In an effort to further enhance communications during emergencies, the Service Authority is turning to what some consider “old school” technology.
Last fall, the SA signed a Memorandum of Understanding (MOU) with the Prince William County Amateur Radio Emergency Service (ARES). The organization, which partnered with the County government after 9/11, consists of 31 licensed amateur radio operators who contribute their qualifications and equipment during disasters.
The operators can serve in a number of ways, including as emergency dispatchers should the Service Authority’s phone system and backup technology go down, said Service Authority Emergency Preparedness & Security Manager Zvi Gruenspecht.
In September of 2018, Gruenspecht reached out to Prince William ARES Emergency Coordinator David Lane to establish the MOU. During their discussions, he helped Lane understand the important role a water and wastewater utility can play in many types of emergencies.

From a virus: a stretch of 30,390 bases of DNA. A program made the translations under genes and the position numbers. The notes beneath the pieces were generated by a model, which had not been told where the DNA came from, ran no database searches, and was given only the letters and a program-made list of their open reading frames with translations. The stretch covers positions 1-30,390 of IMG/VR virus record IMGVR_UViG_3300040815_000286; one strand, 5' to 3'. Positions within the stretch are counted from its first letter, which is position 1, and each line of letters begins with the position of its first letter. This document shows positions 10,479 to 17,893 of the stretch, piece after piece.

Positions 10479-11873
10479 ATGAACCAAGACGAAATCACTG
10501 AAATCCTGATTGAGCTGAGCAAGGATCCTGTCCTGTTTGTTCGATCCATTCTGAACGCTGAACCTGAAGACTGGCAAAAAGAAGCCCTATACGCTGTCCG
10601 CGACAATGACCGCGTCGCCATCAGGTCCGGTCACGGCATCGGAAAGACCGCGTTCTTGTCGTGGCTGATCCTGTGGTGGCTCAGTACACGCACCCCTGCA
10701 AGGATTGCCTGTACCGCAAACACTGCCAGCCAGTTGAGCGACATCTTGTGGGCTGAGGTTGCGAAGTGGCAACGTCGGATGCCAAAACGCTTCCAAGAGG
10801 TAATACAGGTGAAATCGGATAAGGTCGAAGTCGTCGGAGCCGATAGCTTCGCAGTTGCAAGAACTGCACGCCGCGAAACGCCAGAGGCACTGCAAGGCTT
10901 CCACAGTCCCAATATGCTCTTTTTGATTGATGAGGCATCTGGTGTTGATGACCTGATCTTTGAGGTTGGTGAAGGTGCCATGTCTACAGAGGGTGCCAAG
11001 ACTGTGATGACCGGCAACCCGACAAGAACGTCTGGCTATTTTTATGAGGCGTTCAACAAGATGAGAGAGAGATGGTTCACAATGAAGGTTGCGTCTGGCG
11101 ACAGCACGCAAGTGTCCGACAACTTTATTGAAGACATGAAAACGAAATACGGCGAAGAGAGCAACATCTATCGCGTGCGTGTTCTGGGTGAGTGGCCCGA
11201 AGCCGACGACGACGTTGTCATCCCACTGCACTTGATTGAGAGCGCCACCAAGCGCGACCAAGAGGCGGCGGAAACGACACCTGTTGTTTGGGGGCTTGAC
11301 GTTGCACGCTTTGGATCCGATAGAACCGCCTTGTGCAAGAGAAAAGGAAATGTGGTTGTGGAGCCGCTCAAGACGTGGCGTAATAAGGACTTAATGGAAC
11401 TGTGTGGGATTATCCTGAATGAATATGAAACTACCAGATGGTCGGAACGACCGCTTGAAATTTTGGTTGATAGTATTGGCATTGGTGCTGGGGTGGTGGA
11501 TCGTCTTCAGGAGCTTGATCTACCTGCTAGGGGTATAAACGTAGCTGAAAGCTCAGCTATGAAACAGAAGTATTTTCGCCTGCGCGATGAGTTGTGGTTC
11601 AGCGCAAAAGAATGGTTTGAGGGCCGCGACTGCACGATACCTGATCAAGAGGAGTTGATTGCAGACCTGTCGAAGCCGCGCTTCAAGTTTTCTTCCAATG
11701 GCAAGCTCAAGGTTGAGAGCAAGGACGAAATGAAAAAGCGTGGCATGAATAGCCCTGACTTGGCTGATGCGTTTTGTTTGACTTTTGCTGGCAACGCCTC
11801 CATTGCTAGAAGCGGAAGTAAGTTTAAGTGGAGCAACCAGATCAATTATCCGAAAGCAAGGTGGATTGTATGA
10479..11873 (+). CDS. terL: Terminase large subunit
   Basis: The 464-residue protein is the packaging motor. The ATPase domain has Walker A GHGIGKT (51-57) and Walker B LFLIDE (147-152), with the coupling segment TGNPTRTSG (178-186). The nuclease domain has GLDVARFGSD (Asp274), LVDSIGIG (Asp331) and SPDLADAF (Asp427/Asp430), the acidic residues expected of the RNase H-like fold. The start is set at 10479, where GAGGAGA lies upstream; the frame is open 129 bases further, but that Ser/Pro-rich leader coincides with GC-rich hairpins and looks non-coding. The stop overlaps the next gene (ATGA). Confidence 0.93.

“If there is no water treatment during an emergency, hospitals would have to close, and that makes the Service Authority a pretty important agency,” said Lane. “We are happy to lend support in any way we can.”
“We want to leverage every resource we can to better communicate during an emergency,” said Gruenspecht. “Should all other modes of communication fail, having a formal agreement in place with ARES allows us to better meet our customers’ needs.”
The MOU has even caught the attention of the Environmental Protection Agency, which plans on featuring it as a case study in its upcoming Power Resilience Guide.
SOURCE: Prince William County Service Authority